House of Flying Daggers movie review

One of the most colorful and stylish martial arts movies of the end-of-the-year season is Zhang Yimou’s House of Flying Daggers, his wire-fu followup to Hero. This is a movie “animated” the most literally, because it is high-energy production just a pause for the occasional exhibition – a film that makes viewers drool. It is a thin, when it comes to plot and character development, but Zhang will find many ways to compensate for these deficiencies.

If you think Hero is a sumptuous martial arts movie, prepare to be blown away by the House of Flying Daggers. From the stylistic point of view, any film in 2004, his equal. The martial arts sequences are more exciting and more complete than in Hero, and although this film does rely heavily on color schemes like its predecessor, it contains some scenes of incredible beauty. Consider, for example, a battle that began in the fall with all the trees with their bright colors. It starts to snow, and soon everything is covered in white. When people talk about movie magic, they refer to moments like this.

The bare bones narrative opens in the ninth century. A rebel group fighting to bring down China’s Tang Dynasty goes by the name of “House of Flying Daggers” and acts in a Robin Hood-like manner, stealing from the rich and giving to the poor. Two guard captains, Jin (Takeshi Kaneshiro) and Leo (Andy Lau), are sent on a mission to find the hidden rebel base. To do this, Jin courts the affections of Mei (Zhang Ziyi), a blind call-girl who may actually be a key member of the Flying Daggers group. After breaking Mei out of prison, Jin goes on the run with her, and discovers that his growing feelings for her could interfere with his mission.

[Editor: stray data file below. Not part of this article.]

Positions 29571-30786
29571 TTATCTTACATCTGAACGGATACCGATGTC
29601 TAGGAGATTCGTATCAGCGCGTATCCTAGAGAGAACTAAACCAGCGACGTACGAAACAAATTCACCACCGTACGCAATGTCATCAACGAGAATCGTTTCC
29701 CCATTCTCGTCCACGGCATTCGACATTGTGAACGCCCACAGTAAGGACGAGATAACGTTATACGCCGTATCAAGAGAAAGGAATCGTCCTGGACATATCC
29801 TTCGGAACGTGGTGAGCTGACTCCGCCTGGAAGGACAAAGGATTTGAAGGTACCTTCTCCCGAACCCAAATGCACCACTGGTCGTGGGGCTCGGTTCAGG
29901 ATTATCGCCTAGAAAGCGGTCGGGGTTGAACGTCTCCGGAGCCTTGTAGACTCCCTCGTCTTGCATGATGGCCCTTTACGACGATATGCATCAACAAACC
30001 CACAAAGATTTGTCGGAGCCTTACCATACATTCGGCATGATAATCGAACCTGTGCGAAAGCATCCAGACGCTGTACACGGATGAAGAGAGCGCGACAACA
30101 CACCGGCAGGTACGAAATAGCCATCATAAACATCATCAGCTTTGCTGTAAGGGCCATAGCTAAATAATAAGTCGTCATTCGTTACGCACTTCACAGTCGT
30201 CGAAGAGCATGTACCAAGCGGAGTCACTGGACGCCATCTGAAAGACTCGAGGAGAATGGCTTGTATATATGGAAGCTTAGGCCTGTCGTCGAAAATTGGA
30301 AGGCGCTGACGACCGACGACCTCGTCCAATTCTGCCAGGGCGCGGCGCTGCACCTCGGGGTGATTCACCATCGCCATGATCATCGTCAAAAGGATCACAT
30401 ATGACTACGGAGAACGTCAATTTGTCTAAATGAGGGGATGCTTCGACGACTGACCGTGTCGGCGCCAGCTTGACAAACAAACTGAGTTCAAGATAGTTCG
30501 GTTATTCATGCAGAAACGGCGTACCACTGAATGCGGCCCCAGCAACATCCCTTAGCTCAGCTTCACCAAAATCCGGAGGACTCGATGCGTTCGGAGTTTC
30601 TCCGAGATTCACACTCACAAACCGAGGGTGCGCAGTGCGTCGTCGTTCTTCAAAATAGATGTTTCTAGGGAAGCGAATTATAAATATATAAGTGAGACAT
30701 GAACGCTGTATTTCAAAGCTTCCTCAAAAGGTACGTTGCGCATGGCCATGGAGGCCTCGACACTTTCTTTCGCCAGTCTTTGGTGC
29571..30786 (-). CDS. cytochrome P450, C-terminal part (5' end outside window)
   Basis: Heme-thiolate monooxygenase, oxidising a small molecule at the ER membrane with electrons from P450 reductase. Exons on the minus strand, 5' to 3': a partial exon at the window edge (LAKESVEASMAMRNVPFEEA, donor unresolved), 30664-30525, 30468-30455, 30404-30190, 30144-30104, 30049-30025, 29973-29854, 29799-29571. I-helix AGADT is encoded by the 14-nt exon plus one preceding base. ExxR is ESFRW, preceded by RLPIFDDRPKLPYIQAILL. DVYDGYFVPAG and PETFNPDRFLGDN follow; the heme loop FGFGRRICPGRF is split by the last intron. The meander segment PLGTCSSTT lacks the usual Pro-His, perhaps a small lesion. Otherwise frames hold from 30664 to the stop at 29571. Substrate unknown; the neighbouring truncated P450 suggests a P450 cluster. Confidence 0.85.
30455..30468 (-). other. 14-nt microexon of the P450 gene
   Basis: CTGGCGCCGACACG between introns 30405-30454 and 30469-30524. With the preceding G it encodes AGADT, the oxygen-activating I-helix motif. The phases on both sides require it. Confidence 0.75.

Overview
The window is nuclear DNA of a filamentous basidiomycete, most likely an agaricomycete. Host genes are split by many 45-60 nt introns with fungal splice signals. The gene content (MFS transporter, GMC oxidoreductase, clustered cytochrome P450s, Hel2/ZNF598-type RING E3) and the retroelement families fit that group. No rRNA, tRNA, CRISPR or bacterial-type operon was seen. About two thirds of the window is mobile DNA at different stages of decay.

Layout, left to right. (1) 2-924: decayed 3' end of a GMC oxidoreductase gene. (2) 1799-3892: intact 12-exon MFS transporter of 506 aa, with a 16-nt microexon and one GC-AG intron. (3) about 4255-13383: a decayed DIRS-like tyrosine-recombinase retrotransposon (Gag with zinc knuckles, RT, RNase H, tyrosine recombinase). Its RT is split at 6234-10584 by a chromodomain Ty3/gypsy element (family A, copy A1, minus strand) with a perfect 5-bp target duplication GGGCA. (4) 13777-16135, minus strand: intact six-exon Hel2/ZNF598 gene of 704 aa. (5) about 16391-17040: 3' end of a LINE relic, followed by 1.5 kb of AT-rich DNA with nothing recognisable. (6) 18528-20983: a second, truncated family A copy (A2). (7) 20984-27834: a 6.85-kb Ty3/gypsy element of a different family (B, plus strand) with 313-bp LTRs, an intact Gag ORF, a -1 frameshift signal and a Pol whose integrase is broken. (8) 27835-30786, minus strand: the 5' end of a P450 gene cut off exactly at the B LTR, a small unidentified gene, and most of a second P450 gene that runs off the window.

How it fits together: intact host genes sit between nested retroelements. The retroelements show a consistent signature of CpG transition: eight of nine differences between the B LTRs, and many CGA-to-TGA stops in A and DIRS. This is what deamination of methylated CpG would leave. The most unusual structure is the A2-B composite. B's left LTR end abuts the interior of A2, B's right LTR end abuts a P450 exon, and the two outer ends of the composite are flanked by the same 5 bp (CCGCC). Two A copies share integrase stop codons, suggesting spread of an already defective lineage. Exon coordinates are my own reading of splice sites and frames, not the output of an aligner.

The House of Flying Daggers has six outstanding battle sequences, which are all surrounded by an aura epic. The first battle occurs Show House, where Mei duels with an expert swordsman. Subsequently, the Echo Game. Later, there are conflicts in, areas of forests and trees. Then there is the tragic, the final battle. Perhaps the most important thing is the conflict, which is inexplicably missing. The martial arts movie takes viewers to believe that there is a titanic clash between guards and rebellious, but in spite of the accumulation is in place, the fight will never happen. This is a strange omission causes House of Flying Daggers disappointing final note.

Actors and stuntmen do their job well. The most impressive is Zhang Ziyi, who has grown considerably as an actor in recent years. It is more than just a pretty face, and it captures the arrogance and vulnerability Mei perfect. It can be very sexy and seductive one moment (like when she bathes) and deadly the next. Her male counterpart, Takeshi Kaneshiro, is just as effective, and the critical element in any romance – I refer to the “chemistry” – are present.

House of Flying Daggers has a little something for everyone, and only the disappointing end prevents it from being a memorable film on par with Crouching Tiger, Hidden Dragon. Combined with Hero, this gives Zhang an amazing one-two stylistic action punch.